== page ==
Home insurance premiums are also expected to decrease by 4% to 8%, says the professional services firm

Insurance customers who shop around can expect to see their motor insurance premiums fall by between 5% and 10% in 2021, while home insurance premiums are predicted to decrease by between 4% and 8%, according to professional services firm PricewaterhouseCoopers UK (PWC).

The firm attributed the upcoming decline in motor premiums to the ongoing coronavirus-related lockdown in the UK – this, in turn, leads to “lower than expected crashes on the road”.

However, PWC believes that the average cost of vehicle repairs is still likely to increase by between 7% and 10% “as car manufacturers increase the cost of car parts to make up for profits lost through the reduction in new car sales”.

In terms of home insurance, PWC noted that there is increased competition in this field as “many insurers look to grow in this segment”.

Despite home insurance claims, such as theft, decreasing in 2020 due to the effects of the Covid-19 pandemic, claims have now climbed once more due to the recent bout of bad, wintery weather and resulting burst pipes. The cost of repair materials is also increasing, added PWC.

Results of regulation

Customers are also likely to be affected by the introduction of new regulations from the FCA around dual pricing, which looks to level the cost of premiums between new and long-standing customers.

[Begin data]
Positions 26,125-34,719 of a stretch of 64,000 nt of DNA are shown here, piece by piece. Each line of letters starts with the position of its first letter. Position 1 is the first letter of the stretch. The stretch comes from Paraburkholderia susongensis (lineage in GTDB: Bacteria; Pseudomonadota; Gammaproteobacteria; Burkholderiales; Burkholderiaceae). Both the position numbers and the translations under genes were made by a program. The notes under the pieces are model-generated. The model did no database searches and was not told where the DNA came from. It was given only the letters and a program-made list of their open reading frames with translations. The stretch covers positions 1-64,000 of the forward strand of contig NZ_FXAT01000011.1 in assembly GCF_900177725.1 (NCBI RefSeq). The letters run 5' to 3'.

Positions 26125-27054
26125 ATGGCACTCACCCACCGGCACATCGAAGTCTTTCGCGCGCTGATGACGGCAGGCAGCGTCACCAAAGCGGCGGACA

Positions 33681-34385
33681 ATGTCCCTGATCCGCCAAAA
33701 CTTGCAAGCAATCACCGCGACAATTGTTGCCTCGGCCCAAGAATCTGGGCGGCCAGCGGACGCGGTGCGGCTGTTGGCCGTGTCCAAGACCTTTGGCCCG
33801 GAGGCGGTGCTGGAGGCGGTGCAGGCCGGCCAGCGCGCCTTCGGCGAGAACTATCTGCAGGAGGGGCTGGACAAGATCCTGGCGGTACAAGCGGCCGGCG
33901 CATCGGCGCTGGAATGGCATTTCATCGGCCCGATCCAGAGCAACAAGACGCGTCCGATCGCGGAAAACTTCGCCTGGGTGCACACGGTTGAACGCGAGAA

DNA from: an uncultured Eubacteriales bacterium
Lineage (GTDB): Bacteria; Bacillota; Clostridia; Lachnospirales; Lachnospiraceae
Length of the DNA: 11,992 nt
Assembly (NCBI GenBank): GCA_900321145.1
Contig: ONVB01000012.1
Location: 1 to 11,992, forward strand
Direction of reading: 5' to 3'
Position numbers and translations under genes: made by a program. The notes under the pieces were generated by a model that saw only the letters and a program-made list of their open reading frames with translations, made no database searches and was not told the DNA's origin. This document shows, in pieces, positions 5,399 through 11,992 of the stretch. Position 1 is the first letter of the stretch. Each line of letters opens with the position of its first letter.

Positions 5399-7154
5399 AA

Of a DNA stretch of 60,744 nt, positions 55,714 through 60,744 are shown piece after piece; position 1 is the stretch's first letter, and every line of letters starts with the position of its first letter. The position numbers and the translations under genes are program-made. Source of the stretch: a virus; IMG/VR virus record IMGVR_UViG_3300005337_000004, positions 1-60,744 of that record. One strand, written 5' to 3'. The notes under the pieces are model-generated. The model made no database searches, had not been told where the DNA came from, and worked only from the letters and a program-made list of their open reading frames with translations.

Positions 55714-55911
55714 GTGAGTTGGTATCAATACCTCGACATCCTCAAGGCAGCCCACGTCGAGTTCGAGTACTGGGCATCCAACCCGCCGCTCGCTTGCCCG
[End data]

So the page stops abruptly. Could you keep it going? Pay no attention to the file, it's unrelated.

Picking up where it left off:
Speaking on this, Mohammad Khan, general insurance leader at PWC UK, said: “There may be greater reductions in renewal premiums for customers who have stayed with an insurer for a number of years. However, these estimates exclude the impact of the FCA reforms, which may not be introduced in 2021.

“If the reforms on market pricing are introduced in 2021, the cost of the reduction in renewal premiums for customers who have stayed with an insurer for a number of years may be borne by those customers who use price comparison websites.

“This is because the renewal reduction will be funded by the abolition of discounts that are currently available to drivers who shop around each year.

“For example, some young drivers who try to take advantage of the discounts offered by taking out a new insurance policy, could see their premiums rise steeply by more than £200.”

Commercial rate increases

On the commercial side, PWC forecasts “there will be a continuation of the rate increases seen in the second half of 2020 of between 5% [and] 20% depending on the line of business”. It said this is because “the average costs of claims on commercial lines has been rising over a number of years without increases in premiums - 2020 and 2021 is a correction to equalise this”.

Khan added: “As we go deeper into 2021, the economic impact due to the pandemic, especially on smaller businesses [that] may have been relying on furlough payments and government loans, will force SMEs to decide whether insurance is necessary.

“This will then no doubt have a significant impact on commercial insurers targeting this sector and the price rises they are able to achieve.

“For example, commercial insurers targeting the very small end of the commercial lines market may only achieve price rises of 0% [to] 10% in the latter half of 2021.”